The positive exponent of $A$, as for DS03, may suggest $\tau_E$ scales like the parallel transit time $\omega_c \tau_\parallel \sim ~ qA/\rho_*$ ($q$=safety factor). Also, increasing $A$ tends to reduce curvature and grad-$B$ drifts, which are the generic drives for ITG. Note finally that the scaling exponent of $A$ is not expected to change sign in regimes dominated by trapped electron modes since the trapped particle density scales like $A^{-1/2}$. This possible multiple dependency may actually result in a non-monomial SL with respect to $A$.

(3) WEST data have been collected in 2019 during the 4th experimental campaign. All considered shots are in L-mode, either purely ohmic $P_\Omega$ or with ion cyclotron resonance $P_{IC}$ and lower hybrid $P_{LH}$ heating. Radiative losses are in the range $45\%$ to $65\%$ of the input power $P_{in} = P_\Omega + P_{IC} + P_{LH}$ likely due to the increase of the impurity source with power. The energy confinement time has been estimated with 0.3s time window averages of the MHD energy divided by the heating power. We find the following SL: $\tau_E \sim I_p^{0.86} P_{ef\!f}^{-0.84}$, with $I_p$ the plasma current. The scaling exponents turn out to be relatively insensitive to the considered heating power, either the input or the effective $P_{ef\!f} = P_{in} - P_{rad}$ power, although the scattering is lower with $P_{ef\!f}$. Note that this SL is not dimensionally correct, in part due to the narrow parameter space. Yet, although operating at much larger aspect ratio than the tokamaks considered to construct the experimental database in L-mode, it exhibits similar scaling exponents with respect to both plasma current and heating power as the standard L-mode SL, respectively equal to 0.96 and $-0.73$ [2]. As a result, $\tau_E$ in WEST is in good agreement with the value predicted by the L-mode SL (Fig.3).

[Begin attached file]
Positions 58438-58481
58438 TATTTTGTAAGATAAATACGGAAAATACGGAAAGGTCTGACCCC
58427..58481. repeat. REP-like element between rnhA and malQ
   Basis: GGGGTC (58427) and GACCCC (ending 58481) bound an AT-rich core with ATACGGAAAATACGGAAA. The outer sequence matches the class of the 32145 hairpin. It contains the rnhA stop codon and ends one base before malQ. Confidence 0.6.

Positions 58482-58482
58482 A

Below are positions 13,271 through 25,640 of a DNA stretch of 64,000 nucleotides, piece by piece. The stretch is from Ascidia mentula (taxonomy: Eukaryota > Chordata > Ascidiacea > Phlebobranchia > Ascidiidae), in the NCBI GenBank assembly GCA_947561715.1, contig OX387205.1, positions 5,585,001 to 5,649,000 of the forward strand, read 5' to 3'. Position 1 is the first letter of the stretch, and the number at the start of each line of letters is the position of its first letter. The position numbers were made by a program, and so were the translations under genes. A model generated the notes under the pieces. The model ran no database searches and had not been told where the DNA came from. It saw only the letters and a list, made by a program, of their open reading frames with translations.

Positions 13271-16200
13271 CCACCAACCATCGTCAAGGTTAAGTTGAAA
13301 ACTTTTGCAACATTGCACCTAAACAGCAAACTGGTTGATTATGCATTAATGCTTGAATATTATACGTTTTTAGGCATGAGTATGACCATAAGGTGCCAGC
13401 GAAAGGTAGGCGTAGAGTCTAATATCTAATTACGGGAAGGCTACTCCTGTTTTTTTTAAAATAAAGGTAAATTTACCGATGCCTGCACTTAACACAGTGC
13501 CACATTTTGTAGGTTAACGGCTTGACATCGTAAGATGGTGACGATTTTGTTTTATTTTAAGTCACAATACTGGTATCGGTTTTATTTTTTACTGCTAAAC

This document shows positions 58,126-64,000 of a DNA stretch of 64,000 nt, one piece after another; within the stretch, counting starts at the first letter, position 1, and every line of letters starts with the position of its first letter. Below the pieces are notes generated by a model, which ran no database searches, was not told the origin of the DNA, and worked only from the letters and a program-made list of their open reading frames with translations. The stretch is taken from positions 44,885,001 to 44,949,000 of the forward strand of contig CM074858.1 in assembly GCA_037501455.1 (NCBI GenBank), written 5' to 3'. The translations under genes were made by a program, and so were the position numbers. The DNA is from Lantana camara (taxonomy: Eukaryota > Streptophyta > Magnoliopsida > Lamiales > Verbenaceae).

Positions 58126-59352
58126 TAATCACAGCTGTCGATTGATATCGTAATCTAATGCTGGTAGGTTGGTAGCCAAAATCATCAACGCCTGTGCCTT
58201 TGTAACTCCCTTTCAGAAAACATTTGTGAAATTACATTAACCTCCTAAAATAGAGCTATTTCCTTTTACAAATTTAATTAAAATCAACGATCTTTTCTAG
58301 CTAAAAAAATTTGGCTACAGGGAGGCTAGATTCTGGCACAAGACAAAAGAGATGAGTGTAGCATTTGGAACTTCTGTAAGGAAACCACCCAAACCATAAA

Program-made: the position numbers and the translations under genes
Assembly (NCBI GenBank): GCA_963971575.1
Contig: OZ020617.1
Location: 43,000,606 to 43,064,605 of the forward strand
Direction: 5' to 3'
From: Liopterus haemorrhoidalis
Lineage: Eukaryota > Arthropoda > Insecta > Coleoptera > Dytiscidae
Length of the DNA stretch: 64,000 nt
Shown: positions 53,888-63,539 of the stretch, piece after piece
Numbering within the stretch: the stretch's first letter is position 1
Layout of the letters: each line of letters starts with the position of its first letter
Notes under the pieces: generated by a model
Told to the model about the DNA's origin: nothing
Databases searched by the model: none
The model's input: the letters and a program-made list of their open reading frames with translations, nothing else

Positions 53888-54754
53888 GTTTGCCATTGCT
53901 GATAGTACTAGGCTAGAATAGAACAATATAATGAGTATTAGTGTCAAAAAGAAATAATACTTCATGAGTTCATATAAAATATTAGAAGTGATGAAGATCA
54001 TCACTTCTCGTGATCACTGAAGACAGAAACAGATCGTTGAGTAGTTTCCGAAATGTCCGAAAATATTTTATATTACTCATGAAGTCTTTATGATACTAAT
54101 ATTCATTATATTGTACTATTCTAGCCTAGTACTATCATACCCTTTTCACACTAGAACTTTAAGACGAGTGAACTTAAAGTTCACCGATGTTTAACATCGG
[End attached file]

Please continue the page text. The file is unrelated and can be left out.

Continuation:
The agreement of WEST confinement with the standard L-mode SL, which predicts almost no dependency in $A$, would suggest that this law can indeed be extrapolated to large $A$ tokamaks. GYSELA results seem to qualitatively agree with DS03 SL in H-mode, favoring large $A$ machines. These are potentially good news for WEST, which would then exhibit even better performance in H-mode than initially expected.

References: [1] R. Wenninger et al., Nucl. Fusion 57 (2017) 016011; [2] ITER Physics Basis, Nucl. Fusion 39 (1999) 2175; [3] Sips A.C.C. et al., Nucl. Fusion 58 (2018) 126010; [4] Bucalossi J. et al., Fusion Eng. Des. 86 (2011) 684; [5] Y. Sarazin et al., Nucl. Fusion 60 (2020) 016010; [6] V. Grandgirard et al., Comput. Phys. Commun. 207 (2016) 35; [7] E. Caschera, PhD thesis, Aix-Marseille University ED352, France (2019)

Country or International Organization France
Affiliation CEA, IRFM

Primary authors

Yanick SARAZIN (CEA, IRFM) Philippe Ghendrih (CEA-IRFM) PATRICK MAGET (CEA) Dr Jean-Francois Artaud Laurent COLAS (CEA, IRFM) Guilhem Dif-Pradalier (CEA, IRFM, F-13108 Saint-Paul-lez-Durance cedex, France) Jean-Luc Duchateau (CEA) Xavier Garbet (CEA) Virginie Grandgirard (CEA/IRFM) Dr Rémy Guirlet (CEA, IRFM) Julien Hillairet (CEA) Dr Jorge MORALES (IRFM, CEA Cadarache) Mrs Valeria Ostuni (CEA, IRFM) Mrs Chantal Passeron (CEA, IRFM) Dr Bernard Pégourié (CEA, IRFM) Dr Alexandre Torre (CEA, IRFM) Mr Robin Varennes (CEA, IRFM) WEST team (CEA/IRFM)

Presentation materials